Trump certainly seemed to depart from the normal script expected by The Blob in his speech at the site of the 1944 Warsaw Uprising two days ago. It depends how you see The Blob of course. One man’s blob is another man’s binary large object, after all. But for me David French, by no means a Trump fanboy in all respects, makes a good case, from the words of Obama and Dubya, that the President was making a distinctive break with the old.
As French’s piece shows many have since angrily accused Trump of racism, white nationalism and the like. I’m happy to agree with the National Review man that such invective show little understanding of what’s being argued. Likewise a large mob in Hamburg is angry. As one TV reporter said from the scene, every person there seems to have a different agenda, from veganism to globalism, but they’re united in one thing: they hate Donald Trump.
But the other unifying stick with which to beat the orange one, this time with his other nineteen G20 leaders happy to join in publicly, is climate and the foolish, toothless Paris agreement. Isn’t that amazing? I think sometimes we’re so used to the irrationality that we fail to take a step back.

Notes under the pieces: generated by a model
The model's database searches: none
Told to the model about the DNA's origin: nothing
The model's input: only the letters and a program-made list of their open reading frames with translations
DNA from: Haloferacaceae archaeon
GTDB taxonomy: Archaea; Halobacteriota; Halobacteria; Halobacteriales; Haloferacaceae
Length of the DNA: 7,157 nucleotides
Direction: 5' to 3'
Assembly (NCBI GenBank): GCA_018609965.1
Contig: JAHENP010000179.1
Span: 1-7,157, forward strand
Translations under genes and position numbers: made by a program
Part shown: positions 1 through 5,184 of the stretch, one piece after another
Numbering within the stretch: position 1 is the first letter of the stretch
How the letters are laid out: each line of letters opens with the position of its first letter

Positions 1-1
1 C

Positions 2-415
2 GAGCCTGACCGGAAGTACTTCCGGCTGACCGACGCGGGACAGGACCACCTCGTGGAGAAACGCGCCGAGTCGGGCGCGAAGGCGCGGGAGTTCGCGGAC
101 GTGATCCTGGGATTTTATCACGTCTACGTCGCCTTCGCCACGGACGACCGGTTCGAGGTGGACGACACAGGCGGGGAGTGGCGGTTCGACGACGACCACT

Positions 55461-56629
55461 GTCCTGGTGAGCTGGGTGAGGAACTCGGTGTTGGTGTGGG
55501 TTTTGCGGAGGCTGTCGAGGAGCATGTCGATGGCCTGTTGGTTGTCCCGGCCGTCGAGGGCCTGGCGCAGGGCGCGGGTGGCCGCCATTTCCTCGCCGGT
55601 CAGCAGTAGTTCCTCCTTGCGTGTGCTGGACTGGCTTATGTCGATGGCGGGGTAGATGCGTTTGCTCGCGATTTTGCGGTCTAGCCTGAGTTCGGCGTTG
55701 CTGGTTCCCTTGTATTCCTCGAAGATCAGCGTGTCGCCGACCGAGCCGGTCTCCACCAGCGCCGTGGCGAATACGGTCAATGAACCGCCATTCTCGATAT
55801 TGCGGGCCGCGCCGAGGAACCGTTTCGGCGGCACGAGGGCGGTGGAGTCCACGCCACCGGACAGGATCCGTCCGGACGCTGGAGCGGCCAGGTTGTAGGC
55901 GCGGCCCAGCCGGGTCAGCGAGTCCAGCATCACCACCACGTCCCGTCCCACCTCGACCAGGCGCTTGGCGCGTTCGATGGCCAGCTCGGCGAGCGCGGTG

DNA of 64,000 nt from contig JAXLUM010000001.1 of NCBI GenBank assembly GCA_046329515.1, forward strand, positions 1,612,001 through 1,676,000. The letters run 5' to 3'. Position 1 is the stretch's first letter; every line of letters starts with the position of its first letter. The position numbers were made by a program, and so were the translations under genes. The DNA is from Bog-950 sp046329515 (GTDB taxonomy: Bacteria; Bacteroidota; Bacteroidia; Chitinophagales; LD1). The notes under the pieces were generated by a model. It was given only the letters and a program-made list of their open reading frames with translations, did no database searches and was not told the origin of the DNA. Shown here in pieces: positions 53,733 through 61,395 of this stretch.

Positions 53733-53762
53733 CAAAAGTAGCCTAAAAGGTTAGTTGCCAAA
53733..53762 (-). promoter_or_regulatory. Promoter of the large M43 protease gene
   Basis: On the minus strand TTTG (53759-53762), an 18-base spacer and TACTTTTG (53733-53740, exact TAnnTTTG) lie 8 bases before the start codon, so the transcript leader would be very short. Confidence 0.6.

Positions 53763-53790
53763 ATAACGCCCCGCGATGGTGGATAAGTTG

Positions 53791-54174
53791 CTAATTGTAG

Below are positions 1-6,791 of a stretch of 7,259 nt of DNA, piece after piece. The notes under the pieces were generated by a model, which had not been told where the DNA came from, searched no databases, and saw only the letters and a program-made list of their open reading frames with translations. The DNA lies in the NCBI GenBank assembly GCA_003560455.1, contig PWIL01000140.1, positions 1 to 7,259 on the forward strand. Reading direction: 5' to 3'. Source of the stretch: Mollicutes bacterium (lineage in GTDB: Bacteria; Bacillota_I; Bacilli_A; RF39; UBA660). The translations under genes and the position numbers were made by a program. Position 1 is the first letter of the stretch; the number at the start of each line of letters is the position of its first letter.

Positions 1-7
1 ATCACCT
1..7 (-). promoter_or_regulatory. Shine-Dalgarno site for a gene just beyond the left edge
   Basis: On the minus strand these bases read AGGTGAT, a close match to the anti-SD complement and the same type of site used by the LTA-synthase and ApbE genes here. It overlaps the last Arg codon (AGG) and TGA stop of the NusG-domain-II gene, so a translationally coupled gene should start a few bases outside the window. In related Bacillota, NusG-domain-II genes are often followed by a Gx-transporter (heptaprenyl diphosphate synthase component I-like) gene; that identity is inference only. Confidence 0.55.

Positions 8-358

There are more important things than climate, surely, as I said in my first Cliscep post. Reduction of every virtue to climate virtue not just incredibly dumb but damaging. Because he hasn’t done that Steve McIntyre sees clearly that Ivanka’s weeping over an al-Qaeda propaganda video of some poor Syrian children they probably murdered themselves, and the consequent reported change in Trump’s foreign policy, is somewhat bigger beer.
I’d argue that Climate Scepticism is above all the conviction that climate really isn’t that important. And sometimes we need to make clear what is.
Gove and the Green Blob
As far as I know Michael Gove doesn’t agree with Steve McIntyre on Khan Sheikhoun and would still advocate the removal of Assad. But that’s not his brief in Theresa May’s new government – he’s been given the job Owen Paterson had, heading up the Department for Environment, Food & Rural Affairs. Between Paterson then and Gove now we’ve had the little matter of the vote for Brexit on 23rd June 2016, something that can surely be seen as a successful continuation of the battle begun against The Blob in Education, with Dominic Cummings a strange mixture of reluctant ideological and tactical continuity.